According to James Mahaney, vice president, Strategic Initiatives at Prudential, “The most important actions parents can take to reach a college savings goal are to start early, automate regular contributions into a tax-preferred account...and adopt an appropriate investment strategy" that minimizes taxes while maximizing potential returns.

Based on Mahaney's advice, I'm doing pretty good (not great) when it comes to funding Davida's college. I did “start early" but didn't make regular contributions, automated or otherwise.

As for the third criteria, “an appropriate investment strategy," I think I'm doing it right, although it's hard to say with certainty. Fortunately, I can take concrete action now to improve my performance both before and during Davida's college experience.

 

Funding College: It's the Little Things

For the first 16 years, Davida's 529 was invested in an aggressive equity fund, based on the idea that time was on her side and we could afford to take more risks for the potential of a higher reward. That strategy proved wise based on her 529's performance despite some very rocky markets, as noted above.

In 2017, I converted Davida's 529 to an age-based fund which, like a target-date retirement fund, attempts to lock in gains and reduce the risk of loss as her high school graduation approaches. That switch cost us when the markets trended upward, but I felt it was an appropriate move given our timeline, and it proved prescient given the recent market instability.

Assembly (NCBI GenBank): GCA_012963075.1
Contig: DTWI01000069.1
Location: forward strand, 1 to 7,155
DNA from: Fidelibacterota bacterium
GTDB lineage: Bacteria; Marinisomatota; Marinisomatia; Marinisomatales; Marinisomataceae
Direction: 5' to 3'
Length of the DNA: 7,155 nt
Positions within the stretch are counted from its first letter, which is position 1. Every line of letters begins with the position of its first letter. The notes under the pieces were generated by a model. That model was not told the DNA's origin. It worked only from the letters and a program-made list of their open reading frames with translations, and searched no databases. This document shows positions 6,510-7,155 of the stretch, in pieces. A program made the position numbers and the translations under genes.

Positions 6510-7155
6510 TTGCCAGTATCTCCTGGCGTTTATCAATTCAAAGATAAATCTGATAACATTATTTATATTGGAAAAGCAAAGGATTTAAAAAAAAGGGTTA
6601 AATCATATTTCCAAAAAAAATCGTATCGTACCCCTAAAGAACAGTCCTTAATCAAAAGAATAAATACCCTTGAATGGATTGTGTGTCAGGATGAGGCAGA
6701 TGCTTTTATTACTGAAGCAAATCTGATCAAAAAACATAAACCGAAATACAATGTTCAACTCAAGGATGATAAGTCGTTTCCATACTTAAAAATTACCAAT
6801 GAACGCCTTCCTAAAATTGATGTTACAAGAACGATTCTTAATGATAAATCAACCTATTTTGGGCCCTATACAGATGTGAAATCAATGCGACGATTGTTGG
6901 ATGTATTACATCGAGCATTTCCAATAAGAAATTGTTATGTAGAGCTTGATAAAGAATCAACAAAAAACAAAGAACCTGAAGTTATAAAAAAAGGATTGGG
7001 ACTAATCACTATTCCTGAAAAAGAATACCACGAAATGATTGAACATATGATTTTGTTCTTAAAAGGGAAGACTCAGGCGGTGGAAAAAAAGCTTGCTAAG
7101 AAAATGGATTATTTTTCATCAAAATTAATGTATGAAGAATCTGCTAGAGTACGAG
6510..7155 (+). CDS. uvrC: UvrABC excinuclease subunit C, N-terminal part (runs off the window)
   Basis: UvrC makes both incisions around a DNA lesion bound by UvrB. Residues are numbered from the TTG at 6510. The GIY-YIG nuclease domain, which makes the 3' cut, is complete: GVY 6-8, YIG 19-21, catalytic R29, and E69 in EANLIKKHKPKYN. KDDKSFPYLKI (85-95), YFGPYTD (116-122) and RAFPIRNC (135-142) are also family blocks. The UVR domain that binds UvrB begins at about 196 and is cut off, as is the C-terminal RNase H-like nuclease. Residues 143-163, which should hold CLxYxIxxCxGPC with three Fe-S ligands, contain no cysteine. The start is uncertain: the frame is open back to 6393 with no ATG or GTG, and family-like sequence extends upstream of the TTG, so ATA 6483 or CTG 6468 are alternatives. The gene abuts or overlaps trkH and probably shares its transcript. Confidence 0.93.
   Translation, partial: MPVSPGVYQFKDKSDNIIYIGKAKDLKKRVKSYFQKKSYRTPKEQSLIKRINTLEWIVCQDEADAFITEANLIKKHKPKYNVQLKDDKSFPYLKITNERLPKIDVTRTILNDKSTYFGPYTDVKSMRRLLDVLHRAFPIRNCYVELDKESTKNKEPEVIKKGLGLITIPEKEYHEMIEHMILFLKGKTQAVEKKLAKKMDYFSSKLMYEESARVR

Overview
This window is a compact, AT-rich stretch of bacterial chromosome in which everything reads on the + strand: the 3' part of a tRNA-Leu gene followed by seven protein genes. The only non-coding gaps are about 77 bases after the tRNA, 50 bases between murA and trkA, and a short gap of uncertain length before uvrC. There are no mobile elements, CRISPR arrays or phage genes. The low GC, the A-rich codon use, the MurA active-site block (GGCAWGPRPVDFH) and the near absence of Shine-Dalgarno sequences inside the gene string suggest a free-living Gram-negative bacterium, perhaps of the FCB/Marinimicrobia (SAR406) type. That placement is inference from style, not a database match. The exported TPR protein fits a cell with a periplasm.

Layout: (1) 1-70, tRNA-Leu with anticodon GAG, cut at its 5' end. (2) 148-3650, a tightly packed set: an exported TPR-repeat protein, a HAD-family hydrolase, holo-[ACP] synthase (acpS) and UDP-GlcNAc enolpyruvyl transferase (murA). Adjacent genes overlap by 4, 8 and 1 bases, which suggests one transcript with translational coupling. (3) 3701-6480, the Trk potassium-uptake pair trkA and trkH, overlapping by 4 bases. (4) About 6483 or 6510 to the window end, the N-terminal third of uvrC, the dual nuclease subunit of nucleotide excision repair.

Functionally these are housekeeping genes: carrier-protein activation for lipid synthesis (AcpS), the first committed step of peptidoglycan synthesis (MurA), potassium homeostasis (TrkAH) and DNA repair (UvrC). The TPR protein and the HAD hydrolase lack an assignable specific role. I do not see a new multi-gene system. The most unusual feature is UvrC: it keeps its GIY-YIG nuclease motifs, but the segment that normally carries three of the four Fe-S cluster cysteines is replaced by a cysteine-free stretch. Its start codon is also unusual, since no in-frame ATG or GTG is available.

For 2019 and beyond, I'm considering a stable value fund, which guarantees both principal and interest. With Davida's high school graduation so close, I want to get increasingly conservative with her 529 plan.

Here are four other things I'm doing now to (hopefully) increase what funds are available for Davida's education:

  • I'm reading The Princeton Review's How to Pay for College Opens in new window, which has been recommended by friends with kids who just started college.

  • I'm working closely with my wife and Davida's mother to make sure we're in sync on how we'll pay for college, apply for financial aid, tour colleges, and everything else associated with the process. We all seem to be on the same page however, we haven't always agreed on what's “best" for Davida, so I'm going to make sure we don't screw this up!

  • I'm reading the fine print: For example, up to 50% of withdrawals count as untaxed income for financial aid calculations if the assets are owned by a grandparent. Davida's maternal grandfather has annually contributed to a 529 account for her, and I want to make sure she gets the maximum benefit of his generosity, by either having those funds transferred to a plan owned by Davida or me, or saving those funds for the second half of her college tenure. "Withdrawals will count as untaxed income for the student in the year they are made," according to Mahaney. "Therefore, grandparents may wish to use those assets in the child's junior or senior year, at which point that income will not be factored into [financial] aid calculations," which are based on something called "prior-prior year" income.